but i read it and dont see why its a bad review. it's certainly not pretentious. well thought out ideas expressed well. whether or not i'll agree is totally irrelevant.
i've enjoyed on-the-warpath pitchfork this week. the of montreal and interpol reviews in particular have been pretty good reads.
"Future Mercury Prize contenders continue to make it difficult for us to take UK hypes very seriously"
but to claim it defines itself on wacky time-sig changes, electrowankery and impossible-to-catch melodies is completely fucking off-base - the dude hasn't given the album anything like a proper listen if that's his blanket criticism.
Most of the tracks on MA are much more concerned with song-construction than on experimentation, and a great deal of them hang together perfectly logically. I understand how one might take exception to some of the synth-settings or the singing, or if this kind of indie isn't your thing, but to launch such criticisms at the album without referring to specific examples makes me highly suspicious that you've not listened to it properly.
if Dirty Projectors were British and Everything Everything American (bear with me) would Man Alive and Bitte Orca have got altered marks? They're kinda comparable in the falsetto, histrionics, time signatures, multiple changes of tempo within one track etc. Not a direct match but similarities are there.
Yeah I know it's a bit of a ridiculous thing to say but there can be a downshift against British acts - not all I know, but Pitchfork can often mention British hype in a strongly negative as if they don't hype people to fuck as well. But 3.8, nah. Just...nah. It's like Whatever People Say I Am, That's What I'm Not and Favourite Worst Nightmare both getting 7.4s: what?!
and i think any P-FORK IS RASICT stuff is pretty lol
seriously though, when people talk about pitchfork HYPING bands, that's a product of their popularity and not their editorial content, unless you think giving some positive reviews once in a while is anything to criticise.
If Dirty Projectors last one came out now they'd be giving them flak for following the proggy tendencies of last year...
just in their own style
It was more the pitchfork's a bit racist thing I wasn't getting behind...
admittedly a couple of items there aren't but if you're going to use a couple of superfluous twitter quotes that aren't even given much front page coverage as examples of HYPE, you're barking up the wrong tree.
Dirty Projector's album is better, but not that much better.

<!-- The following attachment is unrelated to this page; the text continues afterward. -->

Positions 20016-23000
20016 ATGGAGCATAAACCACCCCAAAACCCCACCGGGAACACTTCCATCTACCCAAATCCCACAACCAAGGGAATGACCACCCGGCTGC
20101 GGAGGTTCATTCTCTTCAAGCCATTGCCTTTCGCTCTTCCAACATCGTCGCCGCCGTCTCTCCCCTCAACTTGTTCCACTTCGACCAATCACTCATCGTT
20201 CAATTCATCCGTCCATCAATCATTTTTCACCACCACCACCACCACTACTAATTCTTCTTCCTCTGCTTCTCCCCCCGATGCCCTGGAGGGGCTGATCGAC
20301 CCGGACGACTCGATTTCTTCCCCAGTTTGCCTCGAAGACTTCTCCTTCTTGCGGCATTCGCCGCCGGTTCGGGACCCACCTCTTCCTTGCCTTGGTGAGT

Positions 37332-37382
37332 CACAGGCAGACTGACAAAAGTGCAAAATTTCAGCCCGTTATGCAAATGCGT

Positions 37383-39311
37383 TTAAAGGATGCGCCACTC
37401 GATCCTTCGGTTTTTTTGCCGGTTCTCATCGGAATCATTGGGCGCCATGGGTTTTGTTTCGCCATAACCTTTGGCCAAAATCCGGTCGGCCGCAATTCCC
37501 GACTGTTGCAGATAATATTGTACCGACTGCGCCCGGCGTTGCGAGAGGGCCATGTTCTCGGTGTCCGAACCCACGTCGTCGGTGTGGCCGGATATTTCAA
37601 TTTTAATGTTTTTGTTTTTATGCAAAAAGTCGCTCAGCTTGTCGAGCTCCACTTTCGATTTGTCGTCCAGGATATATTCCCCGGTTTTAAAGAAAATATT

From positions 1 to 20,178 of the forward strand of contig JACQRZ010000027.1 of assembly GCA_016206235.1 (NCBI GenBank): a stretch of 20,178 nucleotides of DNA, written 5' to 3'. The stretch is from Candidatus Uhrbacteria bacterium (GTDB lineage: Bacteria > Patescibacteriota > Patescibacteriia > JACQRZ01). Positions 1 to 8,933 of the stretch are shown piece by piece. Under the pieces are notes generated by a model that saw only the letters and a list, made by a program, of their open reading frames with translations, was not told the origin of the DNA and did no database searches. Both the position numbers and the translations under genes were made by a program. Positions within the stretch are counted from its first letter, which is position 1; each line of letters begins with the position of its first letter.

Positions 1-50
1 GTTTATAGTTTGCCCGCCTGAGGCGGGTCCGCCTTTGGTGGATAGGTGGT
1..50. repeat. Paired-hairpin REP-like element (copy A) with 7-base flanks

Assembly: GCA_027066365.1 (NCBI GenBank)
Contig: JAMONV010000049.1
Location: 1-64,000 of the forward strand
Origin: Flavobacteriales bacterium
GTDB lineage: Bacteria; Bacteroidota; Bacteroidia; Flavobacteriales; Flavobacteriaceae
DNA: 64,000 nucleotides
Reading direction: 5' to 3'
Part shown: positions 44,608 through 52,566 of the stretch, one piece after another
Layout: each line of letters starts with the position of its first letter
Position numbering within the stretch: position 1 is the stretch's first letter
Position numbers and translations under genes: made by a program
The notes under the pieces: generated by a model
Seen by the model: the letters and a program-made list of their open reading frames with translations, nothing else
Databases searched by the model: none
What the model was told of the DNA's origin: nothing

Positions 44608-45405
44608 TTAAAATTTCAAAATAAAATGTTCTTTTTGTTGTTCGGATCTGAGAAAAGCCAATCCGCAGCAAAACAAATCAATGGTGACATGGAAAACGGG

I often think that pitchfork consider the British music scene as overally insular and self-satisfied and they automatically react against it. Like they'll check what the NME thinks of a band and think the opposite. And they'll happilly champion the likes of Best Coast, who are totally a product of hype.
There's very rarely anything inbetween.
(Prime example: http://pitchfork.com/reviews/albums/12191-the-airborne-toxic-event/)
I do, however, completely disagree with his thoughts on Man Alive, but that's the nature of music journalism.
I remember the furore around THAT one
I've listened to the album a few times now and I thought it was rubbish to put it lightly, the only decent track on there is My Kz Ur Bf and even that isn't incredible.
Sometimes with the reviews they come out with I totally disagree with them, like the Rolo Tomassi review 6.1, I though it should have been way higher at least a 7.0 or more
so i think we can rule this guy out of the decent reviewers at Pitchfork camp for a kick off.
astonishing to think that a man singing in *falsetto* is enough to put someone off an album!
Everything Everything's album is bloody amazing in places. 'nasa..' and'final form' are gorgeous bits of work. i don't know anyone up here (manchester) that doesn't at least like them a lot if not love them to bits. i'm not sticking up for them just because i live here.
are my foremost argument against Cohen's review tbh
if this band was American?
they got off lightly
I don't normally give a flying one whether reviewers like what I like or not, but that's borderline offensive.
Now, what are they going to give the new Weezer album which I also like...
and deserves better than some wanker who's given it 1 listen and concluded "I don't like his voice".
"But stuffing everything humanly possible into your songs can be overwhelming, if not identity-sapping."
but it does seem like he's not given it more than one listen for the most part...
when people are more interested in discussing a music website and its reviews than music itself. A sad state indeed.
but then there are those tracks that have the old (what I call) computer gamey noises at the start. I really didn't like it when I first listened to it but after a while it does really grow on you and the majority of the songs are quite catchy.
I know elevator music doesn't really exist, and we call them lifts, but you get the gist
Fuelled by Raman and 90s Alternative Radio that the likes of Everything Everything aren't exactly his bread and butter.
The lack of any real insight here isn't therefore exactly much of a surprise.
The elevator from Charlie and the Chocolate Factory, perhaps.